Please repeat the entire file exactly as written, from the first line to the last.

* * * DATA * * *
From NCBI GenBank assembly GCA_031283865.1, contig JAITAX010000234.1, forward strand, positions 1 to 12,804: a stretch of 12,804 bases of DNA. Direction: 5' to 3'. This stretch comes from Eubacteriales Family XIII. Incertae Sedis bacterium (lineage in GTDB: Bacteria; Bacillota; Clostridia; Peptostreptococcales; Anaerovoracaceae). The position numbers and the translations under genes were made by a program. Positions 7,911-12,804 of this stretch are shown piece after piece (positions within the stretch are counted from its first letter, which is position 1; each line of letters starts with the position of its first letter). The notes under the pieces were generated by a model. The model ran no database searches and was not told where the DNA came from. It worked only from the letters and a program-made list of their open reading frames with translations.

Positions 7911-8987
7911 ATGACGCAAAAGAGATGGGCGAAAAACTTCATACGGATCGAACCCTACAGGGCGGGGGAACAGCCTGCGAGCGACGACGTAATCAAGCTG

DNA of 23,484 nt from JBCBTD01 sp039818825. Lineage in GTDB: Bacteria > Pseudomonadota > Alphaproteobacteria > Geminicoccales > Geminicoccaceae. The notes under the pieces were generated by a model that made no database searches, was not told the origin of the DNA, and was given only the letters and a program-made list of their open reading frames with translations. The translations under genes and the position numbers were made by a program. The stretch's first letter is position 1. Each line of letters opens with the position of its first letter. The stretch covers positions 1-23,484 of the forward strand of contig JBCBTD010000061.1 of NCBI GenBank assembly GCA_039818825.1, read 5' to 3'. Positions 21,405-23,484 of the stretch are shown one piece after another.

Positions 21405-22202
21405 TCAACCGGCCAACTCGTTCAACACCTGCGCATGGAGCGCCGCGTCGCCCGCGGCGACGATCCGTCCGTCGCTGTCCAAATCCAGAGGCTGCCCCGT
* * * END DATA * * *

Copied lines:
From NCBI GenBank assembly GCA_031283865.1, contig JAITAX010000234.1, forward strand, positions 1 to 12,804: a stretch of 12,804 bases of DNA. Direction: 5' to 3'. This stretch comes from Eubacteriales Family XIII. Incertae Sedis bacterium (lineage in GTDB: Bacteria; Bacillota; Clostridia; Peptostreptococcales; Anaerovoracaceae). The position numbers and the translations under genes were made by a program. Positions 7,911-12,804 of this stretch are shown piece after piece (positions within the stretch are counted from its first letter, which is position 1; each line of letters starts with the position of its first letter). The notes under the pieces were generated by a model. The model ran no database searches and was not told where the DNA came from. It worked only from the letters and a program-made list of their open reading frames with translations.

Positions 7911-8987
7911 ATGACGCAAAAGAGATGGGCGAAAAACTTCATACGGATCGAACCCTACAGGGCGGGGGAACAGCCTGCGAGCGACGACGTAATCAAGCTG

DNA of 23,484 nt from JBCBTD01 sp039818825. Lineage in GTDB: Bacteria > Pseudomonadota > Alphaproteobacteria > Geminicoccales > Geminicoccaceae. The notes under the pieces were generated by a model that made no database searches, was not told the origin of the DNA, and was given only the letters and a program-made list of their open reading frames with translations. The translations under genes and the position numbers were made by a program. The stretch's first letter is position 1. Each line of letters opens with the position of its first letter. The stretch covers positions 1-23,484 of the forward strand of contig JBCBTD010000061.1 of NCBI GenBank assembly GCA_039818825.1, read 5' to 3'. Positions 21,405-23,484 of the stretch are shown one piece after another.

Positions 21405-22202
21405 TCAACCGGCCAACTCGTTCAACACCTGCGCATGGAGCGCCGCGTCGCCCGCGGCGACGATCCGTCCGTCGCTGTCCAAATCCAGAGGCTGCCCCGT